I’m flat out of fresh pictures so I’m taking a day off to head for the zoo this morning and fetch some more. It was a whirlwind weekend with our rain moving out of the area and clearing skies moving in for good. July 5th is our traditional start to our sunny, dry season and it’s right on schedule with tomorrow’s high reaching 95. Not to worry as that high only lasts for one day before scooting back into the high 70s by the weekend. I’ll see you all tomorrow. 🙂
I was just checking the NOAA weather forecast for this coming week. Nothing in this part of Oregon surprises me much anymore, having lived here now for nearly 9 years. There are 4-5 distinct micro-climates within a 50 mile radius of my present location. That’s because I live in a valley, surrounded by mountains that have another set of climate conditions on the other side of their peaks. We have oceans, forests, deserts and then, more mountains. Here’s a peek at this week’s forecast. Don’t like today’s forecast? Just wait 24 hours!
The Bridge of the Gods is a steel truss cantilever bridge that spans the Columbia River between Cascade Locks, Oregon and Washington state near North Bonneville. It is approximately 40 miles (64 kilometers) east ofPortland, Oregon and 4 miles (6.4 km) upriver from the Bonneville Dam. It currently serves as a toll bridge operated by the Port of Cascade Locks.
Now in reality we all know there is only one true God and he does take this bridge. Notice in the photo that the bicyclist is walking across that long bridge. That’s because that steel grate makes it nearly impossible to ride two wheeled vehicles across it. I rode my scooter across the only time I’ve been on that bridge and thought I was going to die. That grated bed lets you see the river and ground through the bridge with wide spaces between the steel. It grabs the wheels of any bicycle or motorcycle and violently throws you around until you come close to crashing. The toll booth guy was laughing when I paid my fee to cross because he knows what a difficult job of control bikers have who are stupid enough to attempt a crossing. Never again! I did not take this picture.
How many of you remember that little tune? My mother in law told me about it being written by Tommy Dorsey during the big band era. People danced to it all the time. It was used by my mother in law in a hospital in Augusta, Georgia. She was recovering from surgery and was hooked up to an IV pain medication via an automated injection machine. She was so looped from morphine she used that line to get her male nurse to “Shoot the Sherbert to Me Herbert”. LOL
I haven’t seen one of these Odd Ball challenges from Cee in a while but I’m still going to post this strange photo I took the day our local Burger King turned on its new Coke machine. It’s one of those new fangled soda dispensers that offer you 100 different choices in pop. It was quite the attraction when customers first saw it. I didn’t know they could fit 100 bottles of soda in that box and still have room for spares! Maybe it’s elfin magic! That thang sure wuz nice and shiny that day! See the instruction card to the left of the machine? I hope they didn’t think we are too stupid to figure out how to get a soda. 🙂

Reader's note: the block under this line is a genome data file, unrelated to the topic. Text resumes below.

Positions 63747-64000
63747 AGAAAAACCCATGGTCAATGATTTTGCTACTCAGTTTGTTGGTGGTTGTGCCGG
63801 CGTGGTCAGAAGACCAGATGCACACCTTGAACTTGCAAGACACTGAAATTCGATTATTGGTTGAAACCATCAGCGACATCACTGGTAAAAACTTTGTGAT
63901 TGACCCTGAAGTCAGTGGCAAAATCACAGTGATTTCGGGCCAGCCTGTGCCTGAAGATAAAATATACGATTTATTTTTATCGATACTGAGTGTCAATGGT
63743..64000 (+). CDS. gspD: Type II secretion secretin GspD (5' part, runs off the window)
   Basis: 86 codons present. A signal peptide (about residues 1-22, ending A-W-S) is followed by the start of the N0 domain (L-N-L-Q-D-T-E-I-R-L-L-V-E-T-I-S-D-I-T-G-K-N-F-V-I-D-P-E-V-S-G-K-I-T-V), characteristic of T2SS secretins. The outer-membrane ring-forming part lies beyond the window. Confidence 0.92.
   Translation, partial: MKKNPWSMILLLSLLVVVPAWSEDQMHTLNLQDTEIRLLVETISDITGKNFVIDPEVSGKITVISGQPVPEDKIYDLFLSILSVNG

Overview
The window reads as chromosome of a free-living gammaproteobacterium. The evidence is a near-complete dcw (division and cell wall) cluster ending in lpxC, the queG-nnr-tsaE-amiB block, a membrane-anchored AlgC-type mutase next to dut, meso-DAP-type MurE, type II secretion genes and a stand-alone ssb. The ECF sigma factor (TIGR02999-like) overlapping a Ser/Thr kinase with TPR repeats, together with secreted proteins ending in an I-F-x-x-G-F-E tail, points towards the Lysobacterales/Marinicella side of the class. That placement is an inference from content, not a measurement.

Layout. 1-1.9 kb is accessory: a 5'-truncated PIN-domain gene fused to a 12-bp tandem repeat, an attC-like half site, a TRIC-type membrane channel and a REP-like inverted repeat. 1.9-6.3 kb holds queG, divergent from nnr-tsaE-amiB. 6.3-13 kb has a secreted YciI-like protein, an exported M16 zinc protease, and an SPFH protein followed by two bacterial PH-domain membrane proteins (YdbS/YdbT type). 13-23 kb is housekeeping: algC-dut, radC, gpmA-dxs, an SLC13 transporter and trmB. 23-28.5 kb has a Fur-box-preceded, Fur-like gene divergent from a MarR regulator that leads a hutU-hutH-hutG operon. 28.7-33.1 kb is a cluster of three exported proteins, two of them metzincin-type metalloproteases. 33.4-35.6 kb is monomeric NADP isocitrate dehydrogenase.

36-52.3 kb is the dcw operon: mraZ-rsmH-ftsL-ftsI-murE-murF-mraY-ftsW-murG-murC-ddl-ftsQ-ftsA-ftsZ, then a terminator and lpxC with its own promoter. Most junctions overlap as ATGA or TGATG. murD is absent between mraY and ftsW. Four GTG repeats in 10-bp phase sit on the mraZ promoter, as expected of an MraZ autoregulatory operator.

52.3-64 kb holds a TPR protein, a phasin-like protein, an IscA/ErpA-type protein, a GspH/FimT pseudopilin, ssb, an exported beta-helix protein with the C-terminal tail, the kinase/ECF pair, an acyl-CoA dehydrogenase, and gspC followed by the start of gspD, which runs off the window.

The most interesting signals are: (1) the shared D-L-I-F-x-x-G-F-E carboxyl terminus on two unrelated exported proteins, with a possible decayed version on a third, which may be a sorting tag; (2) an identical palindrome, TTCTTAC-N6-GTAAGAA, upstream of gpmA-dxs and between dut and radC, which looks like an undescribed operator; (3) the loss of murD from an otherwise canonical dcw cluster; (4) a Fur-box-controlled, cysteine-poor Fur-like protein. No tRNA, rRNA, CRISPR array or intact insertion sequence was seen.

Jack the cat is one of my closest friends, literally. He and I share the same home with Warren, my human best friend. A few years ago I bought Jack his very own ZuZu, a mechanical hamster that runs around the room squawking and making noise. ZuZu is about 4 years old now and still going strong even with all the abuse it gets from Jack, who loves his little toy so much he sometimes sleeps with him.
I get asked all the time if I only shoot HDR (High Dynamic Range). This special process usually involves multiple shots of the same scene with a camera mounted on a sturdy tripod. You make 3-9 shots with the exposure varying on each shot. Usually you’ll have a central exposure proposed by the camera and then continue up and down exposure compensation until you have your complete HDR set. Photoshop or other special software blends all the exposures together resulting in a photograph with the best exposure from highlights to shadows. In other words, a perfect exposure.
Adjustments inside the HDR software allow distorting any aspect of the process referred to as a “grunge” effect. I for one do not prefer this variance. I prefer the original perfectly exposed photograph. Seen below are three photographs I shot in HDR using from 3 to 9 frames, depending on the particular camera used. The higher end DSLR cameras such as my Nikon D800 full frame 36 MP sensor DSLR allow 9 frames to be shot automatically. I dare say the untrained eye would never know these were HDR shots, just the way I like them. No flash was used.
While at the Oregon Zoo last week I started a conversation with one their volunteers, Gretchen. She wrote down her web page for a great humanitarian cause, animals. I looked up the address and think my followers would benefit from visiting the site. I wrote to them offering any of my animal or flower photos for their cause free of charge. I hope you visit this site and see what they’re about and the work they’re doing. These are examples of the cards they sell to the left & right. I took the liberty to insert my pictures. – Bob